Nuclear Drama

There is nuclear drama.  Not the kind of drama where weapons are seconds from being launched.  Nothing quite that dramatic.  But there is political drama in the world of nuclear weapons.

First up, W93.  Very dramatic.  What’s a W93, you ask?  Nothing yet, but when the design is done, it will be a ‘new’ submarine-launched ballistic missile (SLBM) warhead for the Navy.  Congress has been saying ‘no new weapons’ for a long time, even as every other nuclear power has developed new weapons.  Because of that mandate, the US has been limited to ‘life extension programs’ for old weapons.  The original W76 warheads became W76 modification 1 (for short, W76-1) and some became W76-2.  Sticking to old designs can put the developers in a bind.  Some engineering decisions are made in advance, because the new weapon has to fit where the old weapon fit, and communicate (warhead to missile, bomb to aircraft) like the old weapon did, and use parts from the old system.  A new warhead would remove some design constraints that life extension programs could suffer, and may mean a better design.  But will it survive the drama on Capitol Hill?

There’s drama around the sea-launched cruise missile (SLCM) capability that will return to the US Navy.  As I noted in my post Nuclear Posture, the 2018 Nuclear Posture Review called for a return to this old capability that had been terminated years ago.  Development will take years, of course.  Right now they are just starting with a formal analysis of alternatives.  So what’s the drama?  We’re bringing back the capability, and critics are not happy.  They say our use of conventional SLCMs will lead to confusion on the enemy’s part, because they won’t know whether conventional or nuclear cruise missiles are involved. So far, that has not been a problem.  We have used conventional warhead Tomahawk cruise missiles against Iraq, Syria, and others, without fear of nuclear retaliation from these non-nuclear states.  The issue only comes up if we launch a bunch of cruise missiles against nuclear states.  On radar, a cruise missile looks just like an airplane anyway, so it’s not clear how the target country would know it’s under cruise missile attack until after detonation.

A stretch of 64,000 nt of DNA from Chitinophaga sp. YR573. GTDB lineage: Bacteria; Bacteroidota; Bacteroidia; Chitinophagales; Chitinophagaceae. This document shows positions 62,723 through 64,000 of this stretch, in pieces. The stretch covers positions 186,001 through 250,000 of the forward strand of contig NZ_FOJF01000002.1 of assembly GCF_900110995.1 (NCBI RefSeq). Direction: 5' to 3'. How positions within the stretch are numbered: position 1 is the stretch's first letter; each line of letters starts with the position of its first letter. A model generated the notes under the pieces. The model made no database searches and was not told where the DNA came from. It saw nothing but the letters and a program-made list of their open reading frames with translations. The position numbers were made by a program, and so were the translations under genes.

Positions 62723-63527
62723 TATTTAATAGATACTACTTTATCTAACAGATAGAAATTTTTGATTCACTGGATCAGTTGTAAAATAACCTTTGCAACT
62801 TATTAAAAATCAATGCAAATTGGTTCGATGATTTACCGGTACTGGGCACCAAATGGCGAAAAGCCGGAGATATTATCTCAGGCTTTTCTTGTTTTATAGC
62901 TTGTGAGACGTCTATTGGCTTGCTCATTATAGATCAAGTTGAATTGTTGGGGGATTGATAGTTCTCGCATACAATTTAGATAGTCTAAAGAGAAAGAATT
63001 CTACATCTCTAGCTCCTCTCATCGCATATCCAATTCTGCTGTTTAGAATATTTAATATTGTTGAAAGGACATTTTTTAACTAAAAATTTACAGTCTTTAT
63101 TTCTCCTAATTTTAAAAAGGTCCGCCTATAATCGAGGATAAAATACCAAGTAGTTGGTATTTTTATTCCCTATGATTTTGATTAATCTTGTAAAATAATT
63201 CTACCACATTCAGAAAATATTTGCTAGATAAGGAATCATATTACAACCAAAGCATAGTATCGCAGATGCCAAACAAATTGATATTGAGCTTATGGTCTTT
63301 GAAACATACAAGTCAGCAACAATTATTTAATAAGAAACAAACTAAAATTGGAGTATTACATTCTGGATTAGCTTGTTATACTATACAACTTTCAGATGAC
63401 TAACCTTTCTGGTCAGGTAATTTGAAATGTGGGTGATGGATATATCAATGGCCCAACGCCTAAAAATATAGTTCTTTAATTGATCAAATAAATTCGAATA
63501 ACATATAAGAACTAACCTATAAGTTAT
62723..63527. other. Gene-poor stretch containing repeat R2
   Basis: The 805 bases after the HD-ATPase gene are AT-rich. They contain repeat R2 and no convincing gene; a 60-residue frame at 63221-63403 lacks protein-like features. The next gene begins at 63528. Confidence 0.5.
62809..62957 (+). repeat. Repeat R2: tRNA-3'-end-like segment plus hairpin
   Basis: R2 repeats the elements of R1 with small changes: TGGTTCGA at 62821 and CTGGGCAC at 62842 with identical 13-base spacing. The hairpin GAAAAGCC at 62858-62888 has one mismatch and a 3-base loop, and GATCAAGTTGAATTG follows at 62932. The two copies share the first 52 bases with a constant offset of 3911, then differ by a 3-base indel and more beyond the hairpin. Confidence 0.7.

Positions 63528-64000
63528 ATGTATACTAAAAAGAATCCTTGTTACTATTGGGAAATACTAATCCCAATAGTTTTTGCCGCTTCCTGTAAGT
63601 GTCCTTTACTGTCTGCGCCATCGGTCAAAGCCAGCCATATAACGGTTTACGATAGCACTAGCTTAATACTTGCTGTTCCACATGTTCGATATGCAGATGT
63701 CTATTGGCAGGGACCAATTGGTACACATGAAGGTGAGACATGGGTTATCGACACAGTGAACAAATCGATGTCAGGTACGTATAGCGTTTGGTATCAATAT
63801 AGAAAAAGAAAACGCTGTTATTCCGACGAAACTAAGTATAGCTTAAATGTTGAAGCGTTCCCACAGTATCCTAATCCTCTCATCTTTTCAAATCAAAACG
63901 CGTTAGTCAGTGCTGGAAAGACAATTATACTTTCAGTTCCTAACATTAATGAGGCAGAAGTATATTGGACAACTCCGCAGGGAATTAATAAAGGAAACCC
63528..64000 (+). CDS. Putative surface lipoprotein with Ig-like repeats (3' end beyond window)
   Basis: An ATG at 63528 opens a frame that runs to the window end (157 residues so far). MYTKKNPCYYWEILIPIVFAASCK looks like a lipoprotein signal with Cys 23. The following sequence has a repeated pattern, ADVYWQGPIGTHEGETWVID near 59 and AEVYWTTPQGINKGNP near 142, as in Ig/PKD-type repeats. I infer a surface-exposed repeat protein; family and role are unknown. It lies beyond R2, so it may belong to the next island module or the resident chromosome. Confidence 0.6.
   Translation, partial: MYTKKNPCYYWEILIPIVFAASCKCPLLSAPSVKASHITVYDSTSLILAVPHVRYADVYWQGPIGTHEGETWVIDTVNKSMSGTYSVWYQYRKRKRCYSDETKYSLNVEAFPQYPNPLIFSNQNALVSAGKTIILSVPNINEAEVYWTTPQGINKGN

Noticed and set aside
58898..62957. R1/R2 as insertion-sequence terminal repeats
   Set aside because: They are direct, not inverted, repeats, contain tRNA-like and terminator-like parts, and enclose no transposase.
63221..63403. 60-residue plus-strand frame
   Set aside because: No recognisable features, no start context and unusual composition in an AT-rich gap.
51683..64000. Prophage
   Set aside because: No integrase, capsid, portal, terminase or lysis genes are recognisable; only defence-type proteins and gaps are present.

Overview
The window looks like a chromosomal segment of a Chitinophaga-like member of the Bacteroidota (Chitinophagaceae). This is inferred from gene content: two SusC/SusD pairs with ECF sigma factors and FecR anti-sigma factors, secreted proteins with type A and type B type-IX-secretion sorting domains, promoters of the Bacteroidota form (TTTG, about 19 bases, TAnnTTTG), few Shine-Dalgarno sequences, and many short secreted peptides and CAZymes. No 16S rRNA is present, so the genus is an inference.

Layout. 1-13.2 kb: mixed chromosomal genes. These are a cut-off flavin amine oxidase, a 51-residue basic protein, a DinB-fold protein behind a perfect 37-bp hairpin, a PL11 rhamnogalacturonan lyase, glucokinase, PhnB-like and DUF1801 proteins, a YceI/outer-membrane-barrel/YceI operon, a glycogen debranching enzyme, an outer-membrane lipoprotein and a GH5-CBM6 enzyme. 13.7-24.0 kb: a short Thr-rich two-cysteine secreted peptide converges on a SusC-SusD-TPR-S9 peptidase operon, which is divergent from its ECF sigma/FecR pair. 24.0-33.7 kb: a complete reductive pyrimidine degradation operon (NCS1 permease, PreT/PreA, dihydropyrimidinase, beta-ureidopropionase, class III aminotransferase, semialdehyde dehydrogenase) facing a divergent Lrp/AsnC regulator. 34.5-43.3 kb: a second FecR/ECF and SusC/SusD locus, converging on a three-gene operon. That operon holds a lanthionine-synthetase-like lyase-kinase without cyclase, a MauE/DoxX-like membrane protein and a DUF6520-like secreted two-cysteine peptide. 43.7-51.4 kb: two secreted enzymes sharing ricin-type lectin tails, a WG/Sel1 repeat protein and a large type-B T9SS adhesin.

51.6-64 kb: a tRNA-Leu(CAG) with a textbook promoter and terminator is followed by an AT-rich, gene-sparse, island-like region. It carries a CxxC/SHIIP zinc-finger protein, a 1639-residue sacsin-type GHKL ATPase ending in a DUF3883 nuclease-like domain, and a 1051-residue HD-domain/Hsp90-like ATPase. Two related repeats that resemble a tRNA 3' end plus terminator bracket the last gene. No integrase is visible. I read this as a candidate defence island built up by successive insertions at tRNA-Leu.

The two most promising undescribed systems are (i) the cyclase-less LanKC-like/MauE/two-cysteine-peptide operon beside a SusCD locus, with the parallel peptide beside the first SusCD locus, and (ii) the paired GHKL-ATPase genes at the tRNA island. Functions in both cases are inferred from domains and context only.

The aforementioned W76-2 is a low-yield SLBM warhead.  It brings its own drama: How dare we create a nuclear warhead that’s less destructive?  We might actually use it in a crisis!  Which just makes it more effective as a means of deterrence.  But, the complainers argue dramatically, If Russia or China saw it coming, they wouldn’t know it was a low-yield weapon!  Dude, it’s still a nuke.  If those countries knew it was coming, our assurances that it was low-yield would not alleviate their concerns.  Also, it would not necessarily be used against Russia or China.

Nuclear burden sharing is a term for the NATO policy to station some US weapons in NATO countries in Europe, for use by both US and European NATO forces in case of war.  Risks, responsibilities, and costs are thus shared by the US and other NATO countries.  Some parties of the left want to end burden sharing.  Their success in one country would encourage similar leftist parties in other countries, and the whole arrangement could fall apart.  They want American nuclear weapons to protect NATO, but they don’t want those icky weapons to actually be stored in their countries, or really any other NATO countries.  They want American nukes to be out of sight, out of mind, etc., as long as the Americans pay all the bill and take all the risks.  These European leftist politicians are like a bunch of ungrateful young adults living with their parents.   They complain about how Mom does the laundry (for free) and cooks the meals (for free), while they refuse to take the garbage out and wash dishes.  Whenever we think things are going well in nuclear sharing, with NATO nations modernizing their delivery systems, there is always the threat that a leftist party will ruin everything.

Along with the drama comes bad diplomatic arguments.  In unrelated posts I have covered bad scientific arguments, and here I discuss their diplomatic counterparts, that are often seen in the relevant media.